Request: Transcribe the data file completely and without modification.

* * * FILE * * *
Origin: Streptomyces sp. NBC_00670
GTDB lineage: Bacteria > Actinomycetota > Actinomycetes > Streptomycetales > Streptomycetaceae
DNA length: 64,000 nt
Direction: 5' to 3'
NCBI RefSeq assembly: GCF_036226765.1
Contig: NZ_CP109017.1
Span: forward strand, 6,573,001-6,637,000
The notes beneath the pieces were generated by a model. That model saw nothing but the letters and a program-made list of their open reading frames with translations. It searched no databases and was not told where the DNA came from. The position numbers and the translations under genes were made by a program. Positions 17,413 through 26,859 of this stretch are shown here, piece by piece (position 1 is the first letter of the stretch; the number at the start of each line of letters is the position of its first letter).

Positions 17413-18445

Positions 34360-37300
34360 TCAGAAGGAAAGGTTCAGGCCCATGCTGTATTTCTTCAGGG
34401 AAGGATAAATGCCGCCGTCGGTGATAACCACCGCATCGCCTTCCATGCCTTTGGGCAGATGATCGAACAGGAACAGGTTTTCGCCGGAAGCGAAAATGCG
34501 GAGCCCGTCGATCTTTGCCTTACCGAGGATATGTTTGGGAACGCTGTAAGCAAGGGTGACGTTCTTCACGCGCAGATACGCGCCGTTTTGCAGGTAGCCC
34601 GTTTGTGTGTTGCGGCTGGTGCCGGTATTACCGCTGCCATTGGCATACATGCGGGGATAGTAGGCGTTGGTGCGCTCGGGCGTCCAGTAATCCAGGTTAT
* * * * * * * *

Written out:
Origin: Streptomyces sp. NBC_00670
GTDB lineage: Bacteria > Actinomycetota > Actinomycetes > Streptomycetales > Streptomycetaceae
DNA length: 64,000 nt
Direction: 5' to 3'
NCBI RefSeq assembly: GCF_036226765.1
Contig: NZ_CP109017.1
Span: forward strand, 6,573,001-6,637,000
The notes beneath the pieces were generated by a model. That model saw nothing but the letters and a program-made list of their open reading frames with translations. It searched no databases and was not told where the DNA came from. The position numbers and the translations under genes were made by a program. Positions 17,413 through 26,859 of this stretch are shown here, piece by piece (position 1 is the first letter of the stretch; the number at the start of each line of letters is the position of its first letter).

Positions 17413-18445

Positions 34360-37300
34360 TCAGAAGGAAAGGTTCAGGCCCATGCTGTATTTCTTCAGGG
34401 AAGGATAAATGCCGCCGTCGGTGATAACCACCGCATCGCCTTCCATGCCTTTGGGCAGATGATCGAACAGGAACAGGTTTTCGCCGGAAGCGAAAATGCG
34501 GAGCCCGTCGATCTTTGCCTTACCGAGGATATGTTTGGGAACGCTGTAAGCAAGGGTGACGTTCTTCACGCGCAGATACGCGCCGTTTTGCAGGTAGCCC
34601 GTTTGTGTGTTGCGGCTGGTGCCGGTATTACCGCTGCCATTGGCATACATGCGGGGATAGTAGGCGTTGGTGCGCTCGGGCGTCCAGTAATCCAGGTTAT